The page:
To me, Forró Roots is almost an identity project. Forró was a big part of my personal growth during the time I lived in Recife, as I became a young adult. I remember well the celebrations of Luiz Gonzaga's Centenary in 2012. There was an explosion of cultural events in Pernambuco: concerts, book launches, plays, museum openings, etc. All with the purpose of celebrating the legacy of the King of Baião. Back then, I already had aspirations of becoming a composer so I sketched some melodies with - my then composition partner - Tiago Patriota. In my mind, I did not want to miss out on that historical euphoria around Luiz Gonzaga; I thought it was important to acknowledge this character who profoundly marked the construction of modern Brazilian music and highlighted the identity of Brazilian Northeast as we know it today.
It was in this mood that I grabbed my guitar, when I first heard about the idea of the Forrobodó Festival. I was still in Boston in a meeting with Beto Camará and Rafael Piccolotto de Lima. Then, I realized how rich the proposal was. I took it as another challenge for my singing dreams. Being in New York brings this kind of challenge: trying new compositions and always looking for musical quality.
I also cannot help but remembering the thrill of singing for the Forró audience in New York, something that always captivates me in a unique way. The joy and will of the dance instructors is such that one cannot help but see their passion. Together with the dancers, they bring their passionate ears very close to the stage, as to better hear our melodies and poems, our vibrations and all the energy exchange between the band and the dancers. I like this! And I find this exchange essential in both shows and classes: distances are eliminated and everyone becomes both an artist and spectator. This is what most touches me the most in New York City.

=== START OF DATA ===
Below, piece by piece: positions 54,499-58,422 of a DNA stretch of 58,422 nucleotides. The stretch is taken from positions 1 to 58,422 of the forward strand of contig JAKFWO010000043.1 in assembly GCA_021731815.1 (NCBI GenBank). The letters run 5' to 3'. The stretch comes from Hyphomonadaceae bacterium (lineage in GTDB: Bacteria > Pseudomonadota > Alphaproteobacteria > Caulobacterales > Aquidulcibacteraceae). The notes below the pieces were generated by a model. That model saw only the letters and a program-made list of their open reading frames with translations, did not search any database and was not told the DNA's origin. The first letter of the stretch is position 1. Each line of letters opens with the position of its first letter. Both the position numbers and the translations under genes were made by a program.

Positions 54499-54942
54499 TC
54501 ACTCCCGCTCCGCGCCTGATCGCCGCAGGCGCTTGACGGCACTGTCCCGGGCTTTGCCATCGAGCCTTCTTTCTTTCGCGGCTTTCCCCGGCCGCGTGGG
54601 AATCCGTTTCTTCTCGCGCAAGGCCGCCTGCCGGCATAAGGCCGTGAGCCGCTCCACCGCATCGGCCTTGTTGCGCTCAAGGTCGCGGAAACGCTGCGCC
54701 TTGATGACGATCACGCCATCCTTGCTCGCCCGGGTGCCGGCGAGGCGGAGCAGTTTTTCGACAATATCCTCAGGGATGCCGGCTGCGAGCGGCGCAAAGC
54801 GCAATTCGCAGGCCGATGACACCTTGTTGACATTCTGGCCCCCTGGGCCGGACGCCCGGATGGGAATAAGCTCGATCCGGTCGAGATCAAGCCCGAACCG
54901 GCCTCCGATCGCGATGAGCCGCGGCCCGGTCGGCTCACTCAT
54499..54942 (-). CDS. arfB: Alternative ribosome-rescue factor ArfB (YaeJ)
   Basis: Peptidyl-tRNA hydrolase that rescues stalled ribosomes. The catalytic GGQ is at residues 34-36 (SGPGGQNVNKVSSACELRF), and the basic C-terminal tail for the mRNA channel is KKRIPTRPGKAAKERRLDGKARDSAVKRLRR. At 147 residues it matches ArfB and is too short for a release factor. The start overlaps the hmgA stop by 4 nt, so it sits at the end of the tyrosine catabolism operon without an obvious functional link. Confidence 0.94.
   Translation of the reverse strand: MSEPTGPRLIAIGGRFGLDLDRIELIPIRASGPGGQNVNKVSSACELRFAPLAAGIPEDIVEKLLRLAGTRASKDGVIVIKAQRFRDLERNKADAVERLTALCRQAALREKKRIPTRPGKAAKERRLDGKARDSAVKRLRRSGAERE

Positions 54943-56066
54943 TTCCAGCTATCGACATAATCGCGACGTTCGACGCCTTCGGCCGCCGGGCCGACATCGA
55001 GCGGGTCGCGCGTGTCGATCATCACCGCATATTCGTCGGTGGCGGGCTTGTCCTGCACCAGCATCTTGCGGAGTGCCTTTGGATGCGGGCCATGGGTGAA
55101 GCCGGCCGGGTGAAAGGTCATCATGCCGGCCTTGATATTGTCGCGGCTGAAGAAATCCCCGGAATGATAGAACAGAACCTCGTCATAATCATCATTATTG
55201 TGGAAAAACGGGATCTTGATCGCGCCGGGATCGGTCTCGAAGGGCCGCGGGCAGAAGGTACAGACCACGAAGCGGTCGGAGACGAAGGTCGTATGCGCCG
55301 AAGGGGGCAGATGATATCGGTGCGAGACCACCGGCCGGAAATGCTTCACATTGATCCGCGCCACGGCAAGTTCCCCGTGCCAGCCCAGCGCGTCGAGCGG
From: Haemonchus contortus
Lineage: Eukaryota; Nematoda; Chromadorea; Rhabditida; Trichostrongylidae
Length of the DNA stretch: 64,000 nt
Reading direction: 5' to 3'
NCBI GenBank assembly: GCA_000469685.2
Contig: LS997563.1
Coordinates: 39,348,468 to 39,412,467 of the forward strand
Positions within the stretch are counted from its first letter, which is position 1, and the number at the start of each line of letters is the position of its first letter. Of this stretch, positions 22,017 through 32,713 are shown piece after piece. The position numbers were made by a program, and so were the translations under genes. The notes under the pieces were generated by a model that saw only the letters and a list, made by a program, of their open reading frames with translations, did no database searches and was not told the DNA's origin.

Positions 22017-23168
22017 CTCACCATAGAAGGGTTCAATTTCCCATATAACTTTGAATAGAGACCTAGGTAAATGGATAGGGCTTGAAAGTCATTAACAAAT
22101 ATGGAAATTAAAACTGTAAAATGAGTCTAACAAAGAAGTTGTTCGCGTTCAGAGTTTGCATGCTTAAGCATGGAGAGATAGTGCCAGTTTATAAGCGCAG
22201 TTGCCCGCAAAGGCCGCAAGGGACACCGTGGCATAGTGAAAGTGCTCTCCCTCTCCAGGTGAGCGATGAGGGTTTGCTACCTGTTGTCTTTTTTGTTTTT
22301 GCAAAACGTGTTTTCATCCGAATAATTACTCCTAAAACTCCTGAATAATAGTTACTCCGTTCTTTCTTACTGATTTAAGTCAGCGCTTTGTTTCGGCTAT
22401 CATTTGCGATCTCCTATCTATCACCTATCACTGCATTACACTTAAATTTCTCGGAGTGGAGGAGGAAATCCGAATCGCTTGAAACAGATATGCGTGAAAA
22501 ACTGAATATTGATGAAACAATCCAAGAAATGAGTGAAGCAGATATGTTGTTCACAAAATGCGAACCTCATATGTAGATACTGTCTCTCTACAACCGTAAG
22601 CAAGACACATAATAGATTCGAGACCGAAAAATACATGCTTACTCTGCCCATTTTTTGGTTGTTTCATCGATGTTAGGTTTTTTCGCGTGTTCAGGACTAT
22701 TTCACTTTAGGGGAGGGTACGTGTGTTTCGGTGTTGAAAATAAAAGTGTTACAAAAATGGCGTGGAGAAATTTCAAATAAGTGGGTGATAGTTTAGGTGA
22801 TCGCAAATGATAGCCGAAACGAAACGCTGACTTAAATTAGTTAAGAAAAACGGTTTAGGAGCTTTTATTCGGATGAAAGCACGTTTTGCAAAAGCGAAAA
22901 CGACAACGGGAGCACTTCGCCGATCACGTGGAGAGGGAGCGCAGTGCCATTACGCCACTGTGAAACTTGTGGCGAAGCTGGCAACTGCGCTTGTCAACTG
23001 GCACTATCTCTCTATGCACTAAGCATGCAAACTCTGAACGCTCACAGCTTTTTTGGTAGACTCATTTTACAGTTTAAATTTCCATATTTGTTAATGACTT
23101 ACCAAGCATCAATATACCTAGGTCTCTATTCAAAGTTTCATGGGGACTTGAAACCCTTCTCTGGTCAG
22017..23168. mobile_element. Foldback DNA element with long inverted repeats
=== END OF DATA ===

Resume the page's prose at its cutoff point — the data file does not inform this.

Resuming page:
So, my folks, I can’t wait to be at Forróbodó Festival in New York! I will be at the opening interpreting my own composition "Forrobodó in New York", with arrangements of maestro Rafael Piccolotto de Lima. On Sunday I will also be closing the Festival with Forró Roots, the favorite Boston Forro Trio. Our backpack is full of mixes: Forró with samba, forró with maracatu and novelties from last CD Arrocha o Nó. I want to see the people tightening their belts and tying the knot for another great event that promises to have many surprises and especially the Brazilian music in New York. We want diversity, we want the caboclamix of a forrobodó, epithet that had intention to depreciate, forrobodó, mess, popular dance to blow of blow, but today and soon will be our favorite Brazilian mess. Most of all, it will be our Forrobodó. Who wants to come with me?
ABOUT THE AUTHOR - Tarciso Alves was raised in Pernambuco, Northeastern Brazil, steeped in regional music traditions, folk dancing, and spoken-work poetry. He studied classical singing at the Pernambuco Conservatory And is a self-taught guitarrist and percussionist. His life and work is deeply influenced by popular traditional genres such as Forró, Samba and Coco de Roda, which has influenced his compositions.
Revised by Silvia Sampaio de Alencar.